Building product brands succeed when they are keen to develop and market their products using data, not just assumptions, about customer behaviors and preferences.
Success in the marketplace does mean creating quality products that feature good usability, an appealing design, and durability that is easily accessible through customers’ preferred distribution channels. But you must look beyond your internal team brainstorming sessions to test assumptions among your target customers about which features of your entire go-to-market strategy correlate to increased purchase preference and brand loyalty.
Applying correlation analysis when conducting market research will help your cross-departmental teams identify areas for improvement across your product portfolio and your distribution strategies. This starts by commissioning primary market research to understand the most meaningful relationships between choices that customers are forced to make during product and project research and finally the purchase.
What is Correlation Analysis?
Correlation analysis is a statistical tool that’s used in market research to reveal patterns and relationships within a dataset and its variables. You can use it to uncover and measure relationships and trends between two or more factors.
The result is a numerical output between +1, which is a positive correlation, and -1, a negative correlation. More precisely, a positive relationship is defined as 1>r>0, and a negative relationship is 0>r>-1.
If there is a positive correlation, it means that as the impact of one variable increases, the impact of the other variable increases as well. On the flip side, if there’s a negative correlation, that means as the impact of one variable increases, the impact of the other variable decreases. A correlation that is 0 means there’s a neutral or insignificant relationship between the two variables.
How To Apply Correlation Analysis
The advantage of correlational research is that it enables you to see patterns within data and figure out which variables are connected or have the strongest relationships.
Through the process of correlation analysis, you look at a variety of factors pertaining to your building materials and home improvement products, including marketability factors, financial factors, and production factors. You can also analyze specific characteristics of your products, such as quality, functionality, durability, cost and availability.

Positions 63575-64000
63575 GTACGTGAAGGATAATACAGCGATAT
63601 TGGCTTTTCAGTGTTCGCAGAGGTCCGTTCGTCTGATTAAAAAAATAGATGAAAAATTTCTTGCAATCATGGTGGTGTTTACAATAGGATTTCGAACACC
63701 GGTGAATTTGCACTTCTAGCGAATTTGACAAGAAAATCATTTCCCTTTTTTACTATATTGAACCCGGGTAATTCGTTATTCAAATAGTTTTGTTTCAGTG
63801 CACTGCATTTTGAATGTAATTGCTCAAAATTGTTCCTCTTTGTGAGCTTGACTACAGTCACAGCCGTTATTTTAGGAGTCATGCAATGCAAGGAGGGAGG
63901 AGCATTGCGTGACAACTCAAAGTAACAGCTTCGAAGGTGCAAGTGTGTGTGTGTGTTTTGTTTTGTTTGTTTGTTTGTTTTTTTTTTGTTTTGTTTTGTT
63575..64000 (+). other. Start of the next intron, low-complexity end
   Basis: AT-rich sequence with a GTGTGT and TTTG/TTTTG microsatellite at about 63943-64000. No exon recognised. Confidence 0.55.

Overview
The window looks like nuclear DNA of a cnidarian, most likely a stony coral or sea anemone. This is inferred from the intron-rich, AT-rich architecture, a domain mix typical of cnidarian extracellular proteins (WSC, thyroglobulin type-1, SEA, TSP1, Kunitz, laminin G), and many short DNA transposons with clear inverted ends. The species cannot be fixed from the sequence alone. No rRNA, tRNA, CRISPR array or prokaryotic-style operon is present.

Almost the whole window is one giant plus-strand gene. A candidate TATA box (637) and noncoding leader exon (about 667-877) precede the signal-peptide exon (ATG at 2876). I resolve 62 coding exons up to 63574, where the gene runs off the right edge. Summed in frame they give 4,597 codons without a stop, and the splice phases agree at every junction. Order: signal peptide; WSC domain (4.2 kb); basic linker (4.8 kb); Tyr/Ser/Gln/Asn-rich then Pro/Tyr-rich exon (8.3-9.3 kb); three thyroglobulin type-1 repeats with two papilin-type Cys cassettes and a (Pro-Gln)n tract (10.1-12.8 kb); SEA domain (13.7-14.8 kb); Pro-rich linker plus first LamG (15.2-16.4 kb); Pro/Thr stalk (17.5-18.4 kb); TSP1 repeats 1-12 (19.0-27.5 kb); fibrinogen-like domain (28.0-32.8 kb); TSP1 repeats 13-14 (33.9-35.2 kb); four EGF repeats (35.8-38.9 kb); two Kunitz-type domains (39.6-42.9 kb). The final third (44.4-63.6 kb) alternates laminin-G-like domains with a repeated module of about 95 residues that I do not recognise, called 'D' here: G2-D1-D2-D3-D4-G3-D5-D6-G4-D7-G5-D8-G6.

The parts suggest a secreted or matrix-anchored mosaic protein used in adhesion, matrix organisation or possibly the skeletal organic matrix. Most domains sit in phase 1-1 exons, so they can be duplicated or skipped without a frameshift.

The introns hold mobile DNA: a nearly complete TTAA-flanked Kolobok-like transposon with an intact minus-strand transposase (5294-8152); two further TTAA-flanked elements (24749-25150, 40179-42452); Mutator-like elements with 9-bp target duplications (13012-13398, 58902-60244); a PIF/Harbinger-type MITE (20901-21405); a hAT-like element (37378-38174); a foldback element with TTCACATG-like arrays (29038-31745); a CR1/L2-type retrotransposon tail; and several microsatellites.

These variables and their relationships to one another or to certain outcomes—such as increased sales—are charted on a correlation matrix, and they can be used to make informed decisions at various levels of product development, channel partner strategy, and market positioning efforts.
However, the numerical outputs are not predictive, and correlation is not the same as causation. But if there is a strong correlation between variables, it might be worth investing in further analysis to see if there is a causation relationship as well.
It’s important to note that the metrics derived from correlation analysis are used primarily for identification purposes; they imply that there is more to understand. Metrics from correlation act as markers that often require a more in-depth look to avoid making false assumptions.
Even still, there are a few important ways to use correlation analysis in market research to inform decision-making about your building products.
Use Correlation Analysis to Validate or Debunk Assumptions
Correlation analysis can help you reduce business errors by addressing existing assumptions. For example, you might assume there is a particular feature of a home improvement product that makes it desirable to the customer, when in reality, the channel in which it’s being marketed or the packaging used have a stronger correlation with increased sales. Before investing in a new product that is designed to highlight that feature, you want to research whether the correlation truly exists.
Another example relates to pricing strategy. You might falsely assume sales of a product will go down if the cost goes up. But it’s important to look for other correlations among variables.